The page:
Back to School Season Means Students at Greater Risk of Death By Suicide

9
Sep 2015
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A new school year is starting and kids will soon be heading back to college campuses nationwide. For many of these students, the new school year is not something to look forward to this fall. Instead, returning to college mean means a return to the tremendous pressures to be perfect in a competitive college setting. High expectations and intense stress to succeed often contribute to high rates of campus depression and suicidal thoughts among young people. new-college-lane-1495710

New York Times reported the rate of death by suicide among 15 to 24 year olds has steadily increased since 2007. And college students may be among the most vulnerable segment of society. A recent survey of college counseling centers found that more than half of clients seeking counseling have “severe psychological problems.” College students, who may have limited parental supervision and distant support networks while away at school, face an especially significant risk. College counselors may be the only ones who can determine when a student is considering death by suicide and the only ones available to take action to help the student. That’s why counselors and academic institutions may be held accountable when these warning signs are missed.

Warning signs are missed by clinicians because of lack of training on taking a systematic suicide assessment.  With training a clinician has no excuse for deciding not to take the time to properly assess and document the assessment.  If the student is at risk for suicide then appropriate interventions need to be taken to protect the patient.

College Students and Risks of Death by Suicide

In 2007, there were 9.6 deaths by suicide per 100,000 individuals age 15 to 24. In 2013, that figure had risen to 11.1 suicides per 100,000 individuals within the same demographic group. Among college students seeking counseling, chances a student would be diagnosed with a severe mental condition increased 13 percent over a period of just two years. Anxiety and depression are the two most common mental health diagnoses among college students.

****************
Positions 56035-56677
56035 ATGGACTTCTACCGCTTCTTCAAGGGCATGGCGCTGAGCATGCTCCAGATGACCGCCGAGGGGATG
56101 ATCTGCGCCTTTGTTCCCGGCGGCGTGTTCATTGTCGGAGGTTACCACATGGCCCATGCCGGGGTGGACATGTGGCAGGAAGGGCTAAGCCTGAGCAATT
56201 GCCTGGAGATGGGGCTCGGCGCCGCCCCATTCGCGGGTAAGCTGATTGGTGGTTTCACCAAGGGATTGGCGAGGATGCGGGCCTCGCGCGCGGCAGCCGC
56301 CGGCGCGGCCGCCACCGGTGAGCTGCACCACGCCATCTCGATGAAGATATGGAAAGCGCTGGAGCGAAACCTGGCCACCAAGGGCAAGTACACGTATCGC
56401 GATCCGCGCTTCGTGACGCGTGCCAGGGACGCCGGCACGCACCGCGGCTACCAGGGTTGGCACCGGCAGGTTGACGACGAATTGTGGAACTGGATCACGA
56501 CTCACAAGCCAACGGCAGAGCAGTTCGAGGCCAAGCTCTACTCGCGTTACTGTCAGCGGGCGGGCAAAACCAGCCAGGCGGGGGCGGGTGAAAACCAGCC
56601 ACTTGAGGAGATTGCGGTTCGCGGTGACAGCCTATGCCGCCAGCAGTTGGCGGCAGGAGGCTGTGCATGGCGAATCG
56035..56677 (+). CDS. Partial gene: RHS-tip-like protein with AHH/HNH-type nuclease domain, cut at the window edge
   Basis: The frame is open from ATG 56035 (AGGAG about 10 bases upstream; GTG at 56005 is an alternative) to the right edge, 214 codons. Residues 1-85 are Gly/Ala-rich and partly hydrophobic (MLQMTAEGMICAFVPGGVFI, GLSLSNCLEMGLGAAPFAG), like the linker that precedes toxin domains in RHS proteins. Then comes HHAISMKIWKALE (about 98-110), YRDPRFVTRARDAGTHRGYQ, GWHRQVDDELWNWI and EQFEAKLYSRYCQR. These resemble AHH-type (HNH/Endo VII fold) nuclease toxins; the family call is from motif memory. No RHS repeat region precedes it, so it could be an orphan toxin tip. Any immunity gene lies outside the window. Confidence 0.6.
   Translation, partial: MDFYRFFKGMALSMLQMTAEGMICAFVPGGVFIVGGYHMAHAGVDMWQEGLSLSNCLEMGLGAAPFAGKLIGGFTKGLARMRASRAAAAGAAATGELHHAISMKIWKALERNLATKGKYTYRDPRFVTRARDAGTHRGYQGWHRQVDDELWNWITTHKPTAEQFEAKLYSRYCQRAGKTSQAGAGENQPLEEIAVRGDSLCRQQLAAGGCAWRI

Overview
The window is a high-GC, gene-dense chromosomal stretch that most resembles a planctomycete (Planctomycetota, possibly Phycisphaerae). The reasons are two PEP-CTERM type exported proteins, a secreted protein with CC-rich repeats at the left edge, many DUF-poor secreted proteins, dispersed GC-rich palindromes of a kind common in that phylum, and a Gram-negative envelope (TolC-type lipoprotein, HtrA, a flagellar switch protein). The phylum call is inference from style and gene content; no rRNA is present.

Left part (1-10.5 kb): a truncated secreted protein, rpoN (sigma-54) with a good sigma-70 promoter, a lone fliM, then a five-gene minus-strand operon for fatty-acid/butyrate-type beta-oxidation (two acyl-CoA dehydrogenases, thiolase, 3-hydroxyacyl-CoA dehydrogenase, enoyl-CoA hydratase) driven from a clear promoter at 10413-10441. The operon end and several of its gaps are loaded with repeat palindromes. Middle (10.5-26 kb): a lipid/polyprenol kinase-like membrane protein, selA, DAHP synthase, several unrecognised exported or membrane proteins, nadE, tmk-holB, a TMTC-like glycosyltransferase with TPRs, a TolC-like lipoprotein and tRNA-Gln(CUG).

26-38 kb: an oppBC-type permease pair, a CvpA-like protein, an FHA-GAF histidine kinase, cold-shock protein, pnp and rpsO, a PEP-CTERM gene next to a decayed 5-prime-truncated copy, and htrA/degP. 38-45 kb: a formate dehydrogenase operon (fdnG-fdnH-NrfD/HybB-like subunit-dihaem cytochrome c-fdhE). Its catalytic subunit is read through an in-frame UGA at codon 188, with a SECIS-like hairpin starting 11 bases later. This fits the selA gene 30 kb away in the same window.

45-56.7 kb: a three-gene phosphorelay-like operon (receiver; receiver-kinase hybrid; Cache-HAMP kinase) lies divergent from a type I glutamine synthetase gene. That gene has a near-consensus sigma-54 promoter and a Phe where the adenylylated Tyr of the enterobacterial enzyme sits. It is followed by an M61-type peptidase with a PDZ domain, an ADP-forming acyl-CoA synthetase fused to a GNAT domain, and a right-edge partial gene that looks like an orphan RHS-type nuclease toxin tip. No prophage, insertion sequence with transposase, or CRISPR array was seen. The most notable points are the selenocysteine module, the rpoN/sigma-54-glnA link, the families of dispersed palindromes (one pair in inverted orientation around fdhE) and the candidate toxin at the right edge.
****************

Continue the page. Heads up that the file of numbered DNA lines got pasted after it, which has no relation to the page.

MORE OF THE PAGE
Female students may be especially at risk of suffering from anxiety and depression because reports have shown many feel a pressure to be effortlessly and relentlessly perfect. This means not only excelling academically and in social endeavors, but also putting forth a persona of being happy and self-assured all the time.

Women afraid to fail may hide mental issues they are facing until it is too late for friends and family to help them. College counselors need to be trained to identify when a student is masking deep-seated depression or anxiety so they can provide the mental health assistance students need when coping with the very real pressures they face.

The Times notes there has been several high profile suicides among both college and high school students in recent years attributed to the culture of high expectations and overachievement. In just 13-months, six students from University of Pennsylvania died by suicide. Tulane University lost four students to death by suicide in a single academic year, and there were three deaths by suicide at Appalachian State. From 2009 to 2010, there were also six students at Cornell University who died by suicide. Most of these students appeared to have everything going for them, and were active in campus groups. However, many were likely responding to pressures to act self-assured and mask doubts they had about their futures.

As college students head back to campus this year, schools need to be aware of the toll of the pressure to be perfect can have on students. That’s why colleges and universities need to make sure students receive the support they need to deal with mental health issues before it’s too late.

A suicide attorney at the Law Offices of Skip Simpson can help. Call (214) 618-8222 or visit http://www.skipsimpson.com to schedule a free case consultation.

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